The official NUS leadership will try to direct our energies into getting Labour elected. Labour will not break from the pro-austerity policies of the current Government. Labour has signed onto anti-immigrant bashing and jingoism. Electing Labour does not get EMA restored or the fee increases reversed. If we build an independent movement that has the power to shake up the foundations of this society, we will win back EMA and rollback the cuts and fee hikes, no matter which party controls the Government.


In October 2010, the first phase of our movement began with a march that stormed the Millband and sacked the Tory headquarters. Over the course of the next two months our young movement met many important political tests. We successfully mobilized tens of thousands of students and youth to march, walk out and demonstrate on several national days of action. We stormed Government buildings, built occupations on campuses across the country, and grew accustomed to ignoring the shrill denunciations and/or pathetic pleas for respectability from timid and vacillating student spokespersons, some of whom we once regarded as our representatives. We kept pushing forward, leaving behind those who deserted the cause because they feared the power and anger of the oppressed. Our ranks grew and changed as more youth who hate the suffocating hypocrisy and cynicism of the current social order and feel an urgent desire for freedom joined the struggle.

Police tactics aimed at demoralizing us and limiting the power of our movement failed. We turned freezing police kettles into raves one week and the next week defeated the police plans to kettle us again by charting new secret routes for our march that kept us free of kettles. By December our movement had developed new tactics aimed at shutting down central London.

Many of us could not wait for the next opportunity to shut down London. Fighting was exhilarating, emotional, uniting, and fun. It brought out our deepest and most positive expressions of our shared humanity. But despite all the courage, grit and determination of the movement, we lost.

Too many of our supposed leaders had seen the whole effort as nothing more than a glorified lobbying effort. To them, the point of all the actions was to expose the antistudent, anti-public education character of the LibCon government while giving the Labour Party a chance to cast a certain-to-lose no vote on the cuts and elimination of EMA. To these leaders, most of whom quickly abandoned the movement they successfully misled and demoralized, winning was never the aim.

We were meant to lose, after putting up a good fight. By December, those misleaders regarded the main danger facing the movement as its growing strength, militance and independence from their leadership. The Labour Party helped to demoralize and demobilize the movement by making sure that they rushed through a second Parliamentary vote to end EMA, when they knew students would be away from school because of the Christmas holidays. The movement did not die but did go into retreat. The urban uprisings of black, Asian and white youth made clear that the cuts would not continue to go unanswered. This march is a chance for the movement to go forward on a stronger and clearer basis and for the youth to once again take the lead in the fight to save Britain.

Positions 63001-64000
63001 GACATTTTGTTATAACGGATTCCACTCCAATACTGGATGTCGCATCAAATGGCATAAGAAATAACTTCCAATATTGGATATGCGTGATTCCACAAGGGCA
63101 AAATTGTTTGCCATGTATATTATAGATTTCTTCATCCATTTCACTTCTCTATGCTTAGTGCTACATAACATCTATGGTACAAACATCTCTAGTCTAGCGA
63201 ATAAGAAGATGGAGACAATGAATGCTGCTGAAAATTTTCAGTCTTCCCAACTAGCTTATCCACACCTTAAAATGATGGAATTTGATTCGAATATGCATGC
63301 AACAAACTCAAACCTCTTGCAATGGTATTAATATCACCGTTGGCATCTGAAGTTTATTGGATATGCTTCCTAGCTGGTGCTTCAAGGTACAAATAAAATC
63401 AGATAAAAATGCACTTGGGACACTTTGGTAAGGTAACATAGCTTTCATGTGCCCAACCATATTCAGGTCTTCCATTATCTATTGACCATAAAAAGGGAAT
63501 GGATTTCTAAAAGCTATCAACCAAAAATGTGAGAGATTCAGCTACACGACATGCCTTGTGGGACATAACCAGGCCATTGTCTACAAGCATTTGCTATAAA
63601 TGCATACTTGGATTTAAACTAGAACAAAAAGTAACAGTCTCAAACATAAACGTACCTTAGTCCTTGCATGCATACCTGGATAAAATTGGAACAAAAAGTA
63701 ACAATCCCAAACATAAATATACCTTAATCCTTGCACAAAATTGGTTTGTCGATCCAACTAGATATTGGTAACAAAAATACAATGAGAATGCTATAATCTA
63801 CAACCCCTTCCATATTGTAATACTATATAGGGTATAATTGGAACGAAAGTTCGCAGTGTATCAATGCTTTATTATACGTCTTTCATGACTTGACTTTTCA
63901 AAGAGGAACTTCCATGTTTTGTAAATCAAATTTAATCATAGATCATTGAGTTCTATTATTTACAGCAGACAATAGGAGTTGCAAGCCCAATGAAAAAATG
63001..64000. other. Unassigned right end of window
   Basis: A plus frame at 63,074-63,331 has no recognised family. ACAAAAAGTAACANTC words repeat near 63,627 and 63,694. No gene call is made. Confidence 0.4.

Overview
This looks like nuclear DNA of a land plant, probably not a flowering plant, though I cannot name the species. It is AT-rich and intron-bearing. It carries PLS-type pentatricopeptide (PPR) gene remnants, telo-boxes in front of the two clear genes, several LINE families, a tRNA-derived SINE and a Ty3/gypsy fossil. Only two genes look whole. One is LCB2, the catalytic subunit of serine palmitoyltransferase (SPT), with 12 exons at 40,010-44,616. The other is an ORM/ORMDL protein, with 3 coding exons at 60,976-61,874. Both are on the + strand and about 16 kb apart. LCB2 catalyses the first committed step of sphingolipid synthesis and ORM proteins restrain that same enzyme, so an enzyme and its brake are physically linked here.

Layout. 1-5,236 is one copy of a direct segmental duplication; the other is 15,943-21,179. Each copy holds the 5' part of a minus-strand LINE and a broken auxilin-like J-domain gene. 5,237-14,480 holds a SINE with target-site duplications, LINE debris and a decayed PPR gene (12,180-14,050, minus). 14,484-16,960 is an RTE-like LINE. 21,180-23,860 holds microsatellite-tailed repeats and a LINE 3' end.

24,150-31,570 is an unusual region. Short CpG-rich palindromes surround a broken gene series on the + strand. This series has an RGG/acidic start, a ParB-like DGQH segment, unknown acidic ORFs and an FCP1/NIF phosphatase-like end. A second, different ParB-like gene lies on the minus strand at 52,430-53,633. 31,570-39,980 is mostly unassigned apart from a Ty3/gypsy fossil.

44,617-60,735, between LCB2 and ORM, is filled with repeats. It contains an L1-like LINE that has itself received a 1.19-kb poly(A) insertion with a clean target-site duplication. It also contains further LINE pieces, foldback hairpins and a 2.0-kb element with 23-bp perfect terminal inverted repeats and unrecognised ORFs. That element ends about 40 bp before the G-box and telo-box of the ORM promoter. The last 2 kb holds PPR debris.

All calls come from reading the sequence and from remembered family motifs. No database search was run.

The best and most militant leaders of the movement must not let our opportunity to lead the movement slip away by adapting to the anarchist view that all leadership is bad, that groups should never advance beyond being a squad and that we should resist building a national organization with a democratically elected leadership. We failed two years ago to shut down London precisely because the best fighters never advanced to the point of building a coordinated and planned action. Instead, many brave students and youth carried out plans worked out in secret small group meetings that never had a chance of succeeding because they were never conceived of as mass actions.

London is a big city. Our opponents are well staffed, well armed and function like an army in battle. They can be defeated, but not through random acts of “terror.” Smallgroup actions inevitably lead the participants in the action to be vulnerable to repression unless they are regarded as leaders with authority among the masses of people who support our cause. Too many anarchists were witch-hunted and arrested in the months following the ebbing of the struggle. The leaders of this struggle cannot be cavalier or unserious, and we cannot rely on individual bravado to take us forward. Stretching before us is a struggle that is difficult but winnable. As the struggle heats up again, we must convince the most serious young fighters who identify as anarchist to abandon the tactic of squad action and instead bring their talent, courage and knowledge to the leadership of mass organization. One thing is certain about the rich and powerful: they are not scared to be leaders of society, no matter how bad their leadership is! The oppressed deserve far better leaders. We are fighting for the great majority of society. As daunting as it might seem, we cannot abandon our duty to be leaders capable of challenging for power and winning.

We invite anyone who wants to fight to win to join Movement for Justice. Together, we can build the power of our new movement, defeat the attacks, and make our vision for a new Britain real.